Rescued pond sliders basking beside their pond.
Photo by Michael J. Connor
Turtles can make interesting pets but they can require a great deal of care to keep them healthy. This care sheet provides some basic guidelines to help ensure that your water turtles live long and healthy lives. The outdoor guidelines are for the care of hardy water turtles such as sliders, cooters and painted turtles in the mild southern California climate. Turtles not native to the U.S. or kept in areas with more severe climates may have special needs.
Keeping your turtle outdoors is more likely to duplicate its natural environment, and is the only practical way to provide a large swimming space for adult turtles. Turtles can be kept outdoors in a pen containing a pond (this can be as simple as a child's plastic wading pool) with rock or cinder block islands, or floating logs or cork boards that the turtles can bask on. Many water turtles actually spend a lot of time out of the water basking, and females must be able to climb out onto land to lay their eggs, so provide a land area around the pool with vegetation in which they can hide and burrow.
Pens for hatchlings or small turtles should be covered with screening to prevent them from being eaten or injured by birds, cats, dogs and other animals. The pond should have shady areas so that the turtles do not have to stay in direct sunlight during the heat of the day. A board placed over a portion of the pool, or a few clumps of water hyacinth or water lettuce will provide needed shade. NEVER put turtles outside in a glass aquarium, it will heat up like a greenhouse making the water dangerously hot.
Be aware that raccoons live in many urban neighborhoods, and that turtles are one of their favorite foods. It may be necessary to fence off the pond and enclosure to protect your turtles from these marauding predators.
A large heated aquarium with a swimming area at least as deep as the width of the turtle, and a rock, shelf, or similar structure where the turtle can get completely out of the water provides suitable indoor quarters. Some baby turtles are best reared in very shallow water, allowing them to feed in slightly deeper water. The setup must be completely dismantled and scrubbed with bleach from time to time to reduce the risks of disease.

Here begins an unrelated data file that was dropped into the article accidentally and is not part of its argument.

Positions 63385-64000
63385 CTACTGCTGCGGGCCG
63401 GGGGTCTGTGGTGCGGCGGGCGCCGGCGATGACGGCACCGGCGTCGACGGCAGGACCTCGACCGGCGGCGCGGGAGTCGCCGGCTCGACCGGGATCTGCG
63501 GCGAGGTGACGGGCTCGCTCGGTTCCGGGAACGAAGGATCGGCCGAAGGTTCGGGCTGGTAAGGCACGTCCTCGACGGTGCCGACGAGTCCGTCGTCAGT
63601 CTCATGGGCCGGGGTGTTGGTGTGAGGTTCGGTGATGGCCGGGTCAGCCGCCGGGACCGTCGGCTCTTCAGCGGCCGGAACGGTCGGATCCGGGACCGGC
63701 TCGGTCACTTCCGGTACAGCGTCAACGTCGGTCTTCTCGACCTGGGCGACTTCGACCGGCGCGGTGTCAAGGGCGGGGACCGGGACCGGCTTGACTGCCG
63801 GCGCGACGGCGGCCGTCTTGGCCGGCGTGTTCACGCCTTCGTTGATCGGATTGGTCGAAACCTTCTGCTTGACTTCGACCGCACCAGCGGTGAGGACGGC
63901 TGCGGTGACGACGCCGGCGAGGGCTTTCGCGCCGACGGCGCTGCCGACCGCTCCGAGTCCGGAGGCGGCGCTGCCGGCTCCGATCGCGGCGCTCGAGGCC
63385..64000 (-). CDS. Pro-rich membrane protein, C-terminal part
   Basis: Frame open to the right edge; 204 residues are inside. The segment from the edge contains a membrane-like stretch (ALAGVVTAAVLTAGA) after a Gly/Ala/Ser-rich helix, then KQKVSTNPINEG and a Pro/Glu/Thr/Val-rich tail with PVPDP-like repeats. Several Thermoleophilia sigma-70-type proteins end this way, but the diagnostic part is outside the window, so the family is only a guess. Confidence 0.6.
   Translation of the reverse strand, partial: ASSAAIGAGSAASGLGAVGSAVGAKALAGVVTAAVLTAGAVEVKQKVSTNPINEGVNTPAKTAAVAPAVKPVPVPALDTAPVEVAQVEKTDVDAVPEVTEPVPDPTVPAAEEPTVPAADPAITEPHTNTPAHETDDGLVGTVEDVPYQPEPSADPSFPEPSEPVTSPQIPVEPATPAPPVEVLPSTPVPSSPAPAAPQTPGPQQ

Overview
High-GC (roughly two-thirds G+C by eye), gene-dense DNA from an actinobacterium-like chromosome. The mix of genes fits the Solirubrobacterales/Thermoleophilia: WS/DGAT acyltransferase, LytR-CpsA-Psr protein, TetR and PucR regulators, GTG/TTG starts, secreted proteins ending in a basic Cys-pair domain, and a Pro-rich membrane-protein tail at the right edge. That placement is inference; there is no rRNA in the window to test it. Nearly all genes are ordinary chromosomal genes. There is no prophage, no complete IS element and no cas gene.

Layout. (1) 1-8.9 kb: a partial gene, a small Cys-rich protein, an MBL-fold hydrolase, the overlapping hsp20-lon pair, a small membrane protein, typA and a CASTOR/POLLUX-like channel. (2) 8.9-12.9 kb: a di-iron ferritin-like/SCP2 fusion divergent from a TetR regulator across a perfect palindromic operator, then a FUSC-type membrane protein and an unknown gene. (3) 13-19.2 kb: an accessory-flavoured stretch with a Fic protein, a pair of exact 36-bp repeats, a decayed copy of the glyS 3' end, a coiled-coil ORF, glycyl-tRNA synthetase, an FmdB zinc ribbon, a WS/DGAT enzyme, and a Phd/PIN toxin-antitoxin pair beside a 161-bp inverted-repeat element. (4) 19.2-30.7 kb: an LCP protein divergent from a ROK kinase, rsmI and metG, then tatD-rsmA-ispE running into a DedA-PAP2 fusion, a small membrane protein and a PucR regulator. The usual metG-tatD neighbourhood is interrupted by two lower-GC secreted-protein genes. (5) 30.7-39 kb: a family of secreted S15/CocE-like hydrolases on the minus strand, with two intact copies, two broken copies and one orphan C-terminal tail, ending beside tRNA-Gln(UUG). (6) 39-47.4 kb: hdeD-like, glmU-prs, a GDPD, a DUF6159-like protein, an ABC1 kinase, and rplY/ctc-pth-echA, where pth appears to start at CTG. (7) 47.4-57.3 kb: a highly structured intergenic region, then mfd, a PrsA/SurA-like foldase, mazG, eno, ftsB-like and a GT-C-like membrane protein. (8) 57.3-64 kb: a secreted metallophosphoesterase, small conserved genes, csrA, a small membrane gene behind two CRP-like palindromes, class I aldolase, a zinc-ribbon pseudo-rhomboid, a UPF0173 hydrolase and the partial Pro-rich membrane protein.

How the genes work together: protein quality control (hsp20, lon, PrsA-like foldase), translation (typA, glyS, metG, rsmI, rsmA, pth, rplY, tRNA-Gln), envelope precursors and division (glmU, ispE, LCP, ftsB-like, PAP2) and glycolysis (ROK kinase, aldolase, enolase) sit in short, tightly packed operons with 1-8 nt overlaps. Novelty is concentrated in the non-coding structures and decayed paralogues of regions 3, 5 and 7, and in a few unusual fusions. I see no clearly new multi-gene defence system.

A calcium block made from plaster of Paris, or one purchased from a pet store, should be placed in the water. The water temperature should be maintained at 75-85° F, so provide a heat source such as an aquarium heater in the water or an overhead light placed over the basking area.
Natural sunlight provides the ultraviolet light that is essential for turtles to properly utilize calcium and to properly assimilate their food. The ultraviolet rays in sunlight are also beneficial for curing sundry minor scratches or skin ailments. Because sunlight is deprived of its value when filtered through glass, turtles housed indoors need to be given regular sun exposure or an artificial substitute such as light from a Vitalite, or a similar full-spectrum lamp. These full-spectrum lamps are fluorescent lights that emit small amounts of beneficial ultraviolet light. The amount of ultraviolet light emitted diminishes with use and these tubes should be replaced at least every six months; more frequently is often recommended. The Vitalite should be turned on for at least 12 hours a day and turned off at night to simulate natural day/night conditions.
Most water turtles must be fed directly in the water, otherwise they cannot swallow. Potential food items include lean beef, fish, earthworms (nightcrawlers), meal worms, and feeder goldfish and guppies. Many hobbyists feed their water turtles entirely on prepared balanced foods such as Tetra ReptoMin or Purina Trout Chow, which can be bought at animal feed stores.
Do not use so-called "ant eggs." Some hatchling and baby turtles will only eat live foods. They can be offered brown or black worms (available at tropical fish stores) and brine shrimp. Live food may carry infectious bacteria, so be certain to rinse the worms well and obtain worms and live fish from a clean and healthy source. Water turtles will often take leafy vegetables and even fruit such as banana or papaya.
The food should be supplemented with calcium (calcium carbonate, crushed limestone or crushed oyster shell), and powdered vitamins (reptile vitamins or Superpreen bird vitamins). Water turtles can be fed in a "turtle meatloaf," a basic recipe for which consists of 1 teaspoonful of calcium carbonate and 1 tablespoon of vitamins mixed with 1 pound of very lean ground beef. Turtle meat-loaf can be made in advance, and stored frozen in serving size portions. Defrost it thoroughly prior to feeding. Small turtles should be fed every day and larger ones two to three times per week.